Rainwater takes over the streets of Accra
Rainwater takes over the streets of Accra

Accra, too vulnerable to disasters?

 Urbanisation is a growing global phenomenon that is characterised by new opportunities and challenges. Like most African countries, Ghana is also urbanising and its urban population is likely to reach 72 per cent by 2035.  The City of Accra, Ghana’s capital, buzzes each day with business and social activities akin to any modern city. It is the most densely populated city in the country because of the influx of migrants from all over the country and neighbouring countries, who come in search of better livelihood opportunities. Consequently, Accra has grown at a record pace like many other cities in the developing world. Given the mostly unplanned expansion and urban sprawl, the city’s infrastructure has not managed to keep up with the expansion and this contributes to a number of challenges. 

Common challenges experienced on a daily basis by most citizens living in the City of Accra range from crowded housing, limited access to water and sanitation facilities, and long periods spent in commutes. High population density, inadequate infrastructure and the unplanned nature of most parts of Accra also make the city susceptible to a number of natural and man-made disasters, such as floods – the threat of which will likely only grow with rising sea levels in the light of climate change - as well as fire outbreaks and collapsed buildings.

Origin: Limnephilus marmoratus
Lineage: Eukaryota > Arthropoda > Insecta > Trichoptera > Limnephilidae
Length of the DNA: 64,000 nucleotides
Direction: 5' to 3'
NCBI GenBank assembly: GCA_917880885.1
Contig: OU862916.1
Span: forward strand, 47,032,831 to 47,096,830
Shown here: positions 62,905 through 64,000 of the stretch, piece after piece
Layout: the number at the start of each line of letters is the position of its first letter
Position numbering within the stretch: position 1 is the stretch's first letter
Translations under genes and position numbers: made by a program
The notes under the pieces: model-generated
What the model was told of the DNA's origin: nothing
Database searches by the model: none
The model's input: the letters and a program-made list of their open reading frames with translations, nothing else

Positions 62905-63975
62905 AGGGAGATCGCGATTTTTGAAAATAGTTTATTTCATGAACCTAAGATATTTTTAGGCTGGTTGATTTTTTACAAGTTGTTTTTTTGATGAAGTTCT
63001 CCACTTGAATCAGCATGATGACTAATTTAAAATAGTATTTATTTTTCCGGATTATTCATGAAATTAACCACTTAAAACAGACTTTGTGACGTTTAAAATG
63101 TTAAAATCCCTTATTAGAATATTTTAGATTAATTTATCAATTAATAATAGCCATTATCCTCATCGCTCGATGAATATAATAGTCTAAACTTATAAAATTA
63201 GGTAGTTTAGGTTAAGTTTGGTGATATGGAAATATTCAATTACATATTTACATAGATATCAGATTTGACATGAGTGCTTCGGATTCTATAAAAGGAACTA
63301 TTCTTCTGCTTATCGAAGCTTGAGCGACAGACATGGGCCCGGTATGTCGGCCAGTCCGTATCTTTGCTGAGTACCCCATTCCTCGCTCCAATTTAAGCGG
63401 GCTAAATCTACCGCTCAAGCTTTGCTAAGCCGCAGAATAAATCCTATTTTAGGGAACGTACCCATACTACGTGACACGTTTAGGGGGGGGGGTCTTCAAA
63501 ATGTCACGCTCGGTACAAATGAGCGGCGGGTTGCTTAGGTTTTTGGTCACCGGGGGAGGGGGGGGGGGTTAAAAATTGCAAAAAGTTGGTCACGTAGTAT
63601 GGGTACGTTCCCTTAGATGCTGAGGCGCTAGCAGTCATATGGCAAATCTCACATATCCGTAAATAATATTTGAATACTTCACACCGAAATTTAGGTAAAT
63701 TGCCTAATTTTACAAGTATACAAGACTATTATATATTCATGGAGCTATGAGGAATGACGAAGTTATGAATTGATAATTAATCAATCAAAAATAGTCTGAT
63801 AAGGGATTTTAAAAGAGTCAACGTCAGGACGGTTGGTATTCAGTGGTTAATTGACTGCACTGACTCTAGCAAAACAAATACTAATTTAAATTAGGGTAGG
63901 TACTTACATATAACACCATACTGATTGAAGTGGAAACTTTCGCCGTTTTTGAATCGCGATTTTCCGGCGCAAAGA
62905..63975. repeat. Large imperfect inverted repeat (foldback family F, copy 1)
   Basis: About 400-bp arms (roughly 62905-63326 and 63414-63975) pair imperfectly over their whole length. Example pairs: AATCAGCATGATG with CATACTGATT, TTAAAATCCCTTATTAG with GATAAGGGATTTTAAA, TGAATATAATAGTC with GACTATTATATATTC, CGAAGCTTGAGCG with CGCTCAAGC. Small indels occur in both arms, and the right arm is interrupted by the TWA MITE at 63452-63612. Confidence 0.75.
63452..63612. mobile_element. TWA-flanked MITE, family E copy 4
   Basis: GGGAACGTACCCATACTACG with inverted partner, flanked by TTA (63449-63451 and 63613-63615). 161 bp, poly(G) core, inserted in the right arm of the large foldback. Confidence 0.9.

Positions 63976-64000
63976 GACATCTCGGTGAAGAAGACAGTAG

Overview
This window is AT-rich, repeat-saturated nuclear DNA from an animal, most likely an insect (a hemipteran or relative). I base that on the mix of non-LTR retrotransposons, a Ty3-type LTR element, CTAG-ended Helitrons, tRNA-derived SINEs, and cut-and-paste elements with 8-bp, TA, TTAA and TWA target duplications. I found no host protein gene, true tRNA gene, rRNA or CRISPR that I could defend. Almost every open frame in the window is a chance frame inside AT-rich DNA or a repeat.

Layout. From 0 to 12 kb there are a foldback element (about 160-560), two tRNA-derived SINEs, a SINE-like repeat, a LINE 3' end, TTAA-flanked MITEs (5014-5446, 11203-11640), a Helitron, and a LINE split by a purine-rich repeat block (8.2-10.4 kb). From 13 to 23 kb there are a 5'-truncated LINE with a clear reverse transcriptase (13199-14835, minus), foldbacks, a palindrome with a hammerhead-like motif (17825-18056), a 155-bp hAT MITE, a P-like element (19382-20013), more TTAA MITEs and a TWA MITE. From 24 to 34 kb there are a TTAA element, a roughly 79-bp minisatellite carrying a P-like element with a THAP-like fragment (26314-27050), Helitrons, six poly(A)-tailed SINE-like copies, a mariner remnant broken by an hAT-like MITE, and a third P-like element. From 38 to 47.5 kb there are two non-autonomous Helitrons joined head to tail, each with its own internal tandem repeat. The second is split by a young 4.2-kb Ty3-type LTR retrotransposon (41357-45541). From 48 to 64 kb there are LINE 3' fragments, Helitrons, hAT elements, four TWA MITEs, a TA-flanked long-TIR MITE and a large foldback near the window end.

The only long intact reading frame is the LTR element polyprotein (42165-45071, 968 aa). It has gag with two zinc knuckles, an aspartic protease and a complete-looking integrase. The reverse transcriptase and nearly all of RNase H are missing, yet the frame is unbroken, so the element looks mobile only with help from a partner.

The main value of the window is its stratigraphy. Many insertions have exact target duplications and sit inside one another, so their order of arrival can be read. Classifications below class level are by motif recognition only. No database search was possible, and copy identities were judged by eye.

Floods are the tip of the challenge…

As the rainy season comes, the threat of flooding in a number of areas becomes real. Last year, the June 3 flood and fire disaster that killed more than 150 people at the Kwame Nkrumah Circle and caused deaths, injuries and destruction to properties in other areas, exposed the structural inadequacies of the city of Accra. It also tested the resilience of institutions and people to disasters. 

In fact, the June 3 flood and fire disaster was a cap on the perennial flooding that had been hitting Accra. According to engineers, the poor planning of the city of Accra in terms of built infrastructure, the small nature of drains, the settlements along the water-courses which drain into the sea, and dumping of refuse into drains are the main causes of floods in Accra. In essence, human activities contribute immensely to the floods we experience in Accra. The sheer disregard for building regulations is evident in Accra as some of the houses are built on watercourses, which impedes the flow of rainwater and diverts the water into people's homes. 

Intersecting challenges 

Apart from floods, Accra experiences frequent fire outbreaks in markets, government and private buildings. These fire outbreaks are mainly caused by bad electrical wiring system and the lack of maintenance of wiring systems, according to Mr Timothy Osafo-Affum, acting Public Relations Officer of the Ghana National Fire Service (GNFS). Accra has also seen a high incidence of buildings collapsing due mainly to structural defects, which lead to loss of lives and injuries. Following the collapse of the five-storey Melcom Shopping Centre at Achimota in November 2012, building experts have indicated that most structural failures can be attributed to man-made factors including lack of investigation of soil type, poor building design and planning, use of inferior or substandard building materials, weak supervision, use of incompetent contractors, and lack of enforcement of building standards and codes.